What to do when you have to sell your old house first

I’ve got several clients right now that need to sell their old house before they can buy a new one.  It’s not a fun spot to be in during a seller’s market.

You would think when almost all houses sell quickly that a seller would happily accept an offer from somebody who needs to sell their old house first.  But, odds are the seller is getting multiple offers, so why wouldn’t they pick the one without a contingency to sell?

Time to clarify a few things:  A contingency to sell is when you haven’t sold your old house yet and nobody has any idea when you can actually close on the new house.  A contingency to close means your old house has in fact sold, and assuming the buyer of your old house makes it to the finish line, so will you.

When you make an offer contingent on selling your old house, it is pretty standard for a seller to counter back with what is called a kickout clause.  That means that the seller will accept your offer, but they will keep their house on the market and hope to catch a buyer without a contingency.  If they do, then you’ll have a limited amount of time to remove the contingency and buy the house without having to sell your old one, or you agree to walk away and let the seller and their new buyer enter into a sale together.  If it is impossible for you to remove the contingency and buy the house, then you will lose the house to the new buyer.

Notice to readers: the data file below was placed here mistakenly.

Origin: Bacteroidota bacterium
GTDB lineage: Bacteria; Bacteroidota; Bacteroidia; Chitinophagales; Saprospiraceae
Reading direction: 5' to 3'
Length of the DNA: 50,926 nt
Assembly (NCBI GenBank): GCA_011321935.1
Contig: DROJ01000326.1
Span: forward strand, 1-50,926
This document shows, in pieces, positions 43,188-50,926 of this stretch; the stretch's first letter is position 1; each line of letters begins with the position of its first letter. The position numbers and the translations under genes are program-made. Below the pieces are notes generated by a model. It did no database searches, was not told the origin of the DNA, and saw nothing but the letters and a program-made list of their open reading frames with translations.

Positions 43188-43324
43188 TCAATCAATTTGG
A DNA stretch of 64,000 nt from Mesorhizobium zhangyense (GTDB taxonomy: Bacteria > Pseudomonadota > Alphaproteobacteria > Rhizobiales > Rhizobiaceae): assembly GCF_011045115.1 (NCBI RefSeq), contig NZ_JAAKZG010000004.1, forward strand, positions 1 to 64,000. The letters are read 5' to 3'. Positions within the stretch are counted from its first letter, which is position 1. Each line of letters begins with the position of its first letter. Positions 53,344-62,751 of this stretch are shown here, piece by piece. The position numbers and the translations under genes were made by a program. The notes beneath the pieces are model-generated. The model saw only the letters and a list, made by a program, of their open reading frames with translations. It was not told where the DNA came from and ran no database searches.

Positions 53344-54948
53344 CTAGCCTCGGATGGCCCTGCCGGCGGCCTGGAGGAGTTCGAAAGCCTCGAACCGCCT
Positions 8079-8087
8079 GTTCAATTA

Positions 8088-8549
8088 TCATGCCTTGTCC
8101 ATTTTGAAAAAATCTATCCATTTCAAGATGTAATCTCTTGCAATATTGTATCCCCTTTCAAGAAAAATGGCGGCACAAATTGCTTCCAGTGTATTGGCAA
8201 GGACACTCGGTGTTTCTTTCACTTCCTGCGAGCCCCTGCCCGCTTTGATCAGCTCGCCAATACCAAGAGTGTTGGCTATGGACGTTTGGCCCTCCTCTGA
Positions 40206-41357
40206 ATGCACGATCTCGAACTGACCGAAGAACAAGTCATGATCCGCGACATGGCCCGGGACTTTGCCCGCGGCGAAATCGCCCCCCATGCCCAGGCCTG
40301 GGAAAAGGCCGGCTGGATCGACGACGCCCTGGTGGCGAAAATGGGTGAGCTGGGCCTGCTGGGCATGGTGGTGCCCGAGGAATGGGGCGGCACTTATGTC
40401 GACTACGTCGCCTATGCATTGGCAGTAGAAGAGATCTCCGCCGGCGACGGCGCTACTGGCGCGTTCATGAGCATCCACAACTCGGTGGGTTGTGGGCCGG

For this reason, I am telling my buyers who need to sell their old house first to not even look at a house until it has been on the market for a while.  Let’s say you are the first buyer to see a house and you make an offer contingent on selling your old house.  The seller accepts it with a kickout clause.  You are feeling good.  Then the next day, the seller gets an offer without a contingency.  You lose it.  If you think about it……whether you buy it the first day on the market or the 10th day on the market, the end result is the same:  IF another buyer comes around and wants it, you will get kicked out.  IF no buyer comes along, then it will still be there when you make an offer after every other buyer has had a chance to see it.  There really is no urgency to write a contingency offer due to this reason, and waiting a bit prevents a lot of heartache for you.

So what’s the strategy then?

If you can, the best solution to preventing this problem is to sell your old house first.  You will then be able to make an offer without a contingency.  You stand a better chance of getting the house you want.  This will also keep your from having to potentially sell your house for a little less than it is worth to ensure it sells immediately and you don’t loose your new house.  The downside of this is that you are moving twice.